5. Using an efficient, secure, and public infrastructure: Why would you wait several days or weeks to start using your assets or buy a house?
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Issues of decentralization

This long-term trend, still in heavy development, comes with some drawbacks:

  1. Bad UX: Decentralized systems often come with a steep learning curve and a less-intuitive user experience, which can be a major barrier to adoption for non-technical users. For example, existing (and rare) applications that are totally on-chain might have slow loading times and long transaction processing times. Interacting with it may require users to download a new wallet, learn how to use it, and navigate a new interface to complete transactions.
  2. Incomplete decentralization gives misleading trust: Some decentralized systems claim to be fully decentralized, but in reality, they may still rely on a centralized component or authority to function. This can lead to a false sense of security and trust, as users may assume that their data or transactions are fully protected by the decentralized network, when in fact they may be vulnerable to manipulation or attacks on the centralized component. For example, a dApp that claims to be decentralized but still relies on a centralized database for storing user data would not be fully decentralized. Same for DeFi applications that use off-chain order books or liquidators.
  3. Introduces many new concepts: Decentralized systems require a new way of thinking about trust, ownership, and governance. This can be challenging for users who are used to relying on centralized authorities to mediate their interactions with digital services. Decentralized governance models (DAOs) often involve community-based decision-making, which can be difficult to understand or participate in for users unfamiliar with blockchain-based communities. Similarly, decentralized ownership models may require users to understand complex concepts such as private keys, smart contracts, and token economics.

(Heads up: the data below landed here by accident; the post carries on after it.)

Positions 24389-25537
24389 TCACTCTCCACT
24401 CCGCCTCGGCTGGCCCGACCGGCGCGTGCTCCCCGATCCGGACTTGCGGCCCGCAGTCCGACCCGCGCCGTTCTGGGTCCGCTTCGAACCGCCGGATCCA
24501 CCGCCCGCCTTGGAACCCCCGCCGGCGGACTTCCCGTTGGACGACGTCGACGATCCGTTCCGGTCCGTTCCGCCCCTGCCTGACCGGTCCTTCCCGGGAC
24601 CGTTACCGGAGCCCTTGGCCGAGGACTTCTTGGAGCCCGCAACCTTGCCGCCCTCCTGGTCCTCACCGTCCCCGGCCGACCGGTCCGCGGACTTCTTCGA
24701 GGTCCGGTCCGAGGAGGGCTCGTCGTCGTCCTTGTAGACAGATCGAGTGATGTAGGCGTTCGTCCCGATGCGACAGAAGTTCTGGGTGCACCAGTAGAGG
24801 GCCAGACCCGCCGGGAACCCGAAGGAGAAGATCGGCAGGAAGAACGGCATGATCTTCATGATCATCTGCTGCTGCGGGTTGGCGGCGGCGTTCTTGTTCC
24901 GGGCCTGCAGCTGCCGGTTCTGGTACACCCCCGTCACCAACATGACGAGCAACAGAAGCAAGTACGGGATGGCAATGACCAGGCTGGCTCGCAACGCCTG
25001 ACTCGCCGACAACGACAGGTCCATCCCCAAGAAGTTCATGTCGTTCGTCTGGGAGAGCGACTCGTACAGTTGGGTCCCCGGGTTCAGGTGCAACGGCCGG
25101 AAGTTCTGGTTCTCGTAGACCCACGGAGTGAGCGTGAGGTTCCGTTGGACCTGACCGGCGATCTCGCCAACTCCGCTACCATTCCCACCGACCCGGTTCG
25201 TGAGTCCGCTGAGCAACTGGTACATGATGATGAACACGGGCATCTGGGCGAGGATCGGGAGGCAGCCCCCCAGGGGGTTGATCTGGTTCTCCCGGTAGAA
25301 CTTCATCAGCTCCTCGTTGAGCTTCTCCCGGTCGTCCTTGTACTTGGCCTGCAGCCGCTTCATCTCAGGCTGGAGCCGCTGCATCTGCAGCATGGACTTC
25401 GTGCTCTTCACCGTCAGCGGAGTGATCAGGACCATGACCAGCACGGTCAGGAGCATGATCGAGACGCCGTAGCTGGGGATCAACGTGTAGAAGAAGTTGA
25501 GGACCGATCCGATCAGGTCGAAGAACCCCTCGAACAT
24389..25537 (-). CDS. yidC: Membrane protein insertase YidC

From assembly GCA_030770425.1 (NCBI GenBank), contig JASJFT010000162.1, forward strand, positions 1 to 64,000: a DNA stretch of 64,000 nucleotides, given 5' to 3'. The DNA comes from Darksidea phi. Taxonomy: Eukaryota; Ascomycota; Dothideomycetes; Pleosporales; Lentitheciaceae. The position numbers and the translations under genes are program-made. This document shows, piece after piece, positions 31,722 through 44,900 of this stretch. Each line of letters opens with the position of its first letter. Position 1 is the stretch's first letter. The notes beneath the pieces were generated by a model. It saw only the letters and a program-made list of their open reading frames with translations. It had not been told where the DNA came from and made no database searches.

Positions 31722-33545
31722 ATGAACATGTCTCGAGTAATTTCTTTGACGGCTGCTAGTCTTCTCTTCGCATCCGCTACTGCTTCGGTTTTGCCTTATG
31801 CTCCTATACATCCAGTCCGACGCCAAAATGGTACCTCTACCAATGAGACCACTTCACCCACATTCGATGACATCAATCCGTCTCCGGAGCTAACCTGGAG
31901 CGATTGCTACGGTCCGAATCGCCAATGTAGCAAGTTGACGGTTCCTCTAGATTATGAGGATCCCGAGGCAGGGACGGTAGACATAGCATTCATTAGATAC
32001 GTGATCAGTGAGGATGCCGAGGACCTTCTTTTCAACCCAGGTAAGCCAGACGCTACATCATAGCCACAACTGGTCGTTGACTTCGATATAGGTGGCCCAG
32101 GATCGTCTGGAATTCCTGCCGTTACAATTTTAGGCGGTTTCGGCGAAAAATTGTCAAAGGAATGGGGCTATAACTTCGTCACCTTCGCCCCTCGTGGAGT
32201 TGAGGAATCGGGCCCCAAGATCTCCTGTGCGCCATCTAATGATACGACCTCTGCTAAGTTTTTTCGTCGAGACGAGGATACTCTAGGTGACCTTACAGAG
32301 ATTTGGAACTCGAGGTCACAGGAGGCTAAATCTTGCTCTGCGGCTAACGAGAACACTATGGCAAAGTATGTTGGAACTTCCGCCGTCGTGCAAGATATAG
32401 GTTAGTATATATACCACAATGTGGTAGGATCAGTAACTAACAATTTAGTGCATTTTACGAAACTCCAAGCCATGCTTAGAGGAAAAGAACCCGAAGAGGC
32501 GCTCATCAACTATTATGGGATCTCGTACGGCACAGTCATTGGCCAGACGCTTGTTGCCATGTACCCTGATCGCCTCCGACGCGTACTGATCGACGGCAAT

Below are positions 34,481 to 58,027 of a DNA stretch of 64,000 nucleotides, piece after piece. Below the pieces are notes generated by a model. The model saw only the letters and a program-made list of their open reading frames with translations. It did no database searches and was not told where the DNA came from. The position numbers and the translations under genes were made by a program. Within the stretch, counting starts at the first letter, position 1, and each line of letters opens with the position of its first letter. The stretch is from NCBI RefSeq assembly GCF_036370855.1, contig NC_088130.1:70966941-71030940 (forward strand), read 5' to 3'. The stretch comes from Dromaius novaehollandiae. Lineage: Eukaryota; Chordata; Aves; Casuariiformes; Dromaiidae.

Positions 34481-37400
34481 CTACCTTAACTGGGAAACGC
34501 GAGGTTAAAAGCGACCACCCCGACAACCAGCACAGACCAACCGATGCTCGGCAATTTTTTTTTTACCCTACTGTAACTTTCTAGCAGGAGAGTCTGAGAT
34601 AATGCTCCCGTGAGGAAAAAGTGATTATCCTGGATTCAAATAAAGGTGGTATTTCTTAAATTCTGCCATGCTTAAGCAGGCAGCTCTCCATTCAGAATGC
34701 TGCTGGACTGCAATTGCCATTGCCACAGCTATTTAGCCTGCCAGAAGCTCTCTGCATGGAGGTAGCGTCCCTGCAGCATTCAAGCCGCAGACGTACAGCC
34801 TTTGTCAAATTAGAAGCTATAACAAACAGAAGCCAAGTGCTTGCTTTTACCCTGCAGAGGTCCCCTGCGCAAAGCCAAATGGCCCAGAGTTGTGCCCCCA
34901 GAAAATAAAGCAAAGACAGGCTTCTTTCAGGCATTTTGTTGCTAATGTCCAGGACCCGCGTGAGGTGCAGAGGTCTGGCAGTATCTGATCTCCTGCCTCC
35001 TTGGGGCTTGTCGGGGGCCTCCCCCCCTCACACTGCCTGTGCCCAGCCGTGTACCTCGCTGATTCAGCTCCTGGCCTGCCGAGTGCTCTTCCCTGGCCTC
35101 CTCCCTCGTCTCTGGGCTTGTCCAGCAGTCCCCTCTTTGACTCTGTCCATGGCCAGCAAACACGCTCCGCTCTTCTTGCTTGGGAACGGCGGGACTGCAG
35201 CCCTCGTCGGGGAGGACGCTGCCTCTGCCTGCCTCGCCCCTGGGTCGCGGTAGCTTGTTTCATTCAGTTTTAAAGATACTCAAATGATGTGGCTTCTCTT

4. Network congestion: As decentralized networks become more popular, they can become congested, resulting in slow transaction processing times and higher transaction fees. This can lead to delays in the execution of smart contracts, which can impact the UX and functioning of decentralized apps.
  5. Regulatory challenges: Decentralized systems often exist in a legal gray area, as they may not fit neatly into existing regulatory frameworks. This can make it difficult for developers and users to understand the legal implications of their actions within decentralized networks. Additionally, decentralized systems may be more difficult to regulate or enforce, as there may not be a clear authority to hold responsible for non-compliance. This can create uncertainty and risk for users and developers alike. However, this trend challenges our actual mode of operating by innovating faster than ever.
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Decentralization comes with many challenges that still need to be solved to become more attractive. The huge benefits we discussed previously promise an exciting development.

Dusa Protocol is working hard to tackle most of these issues to build a fully on-chain, efficient, and UX-friendly Decentralized Exchange in the following few months. Go check it out!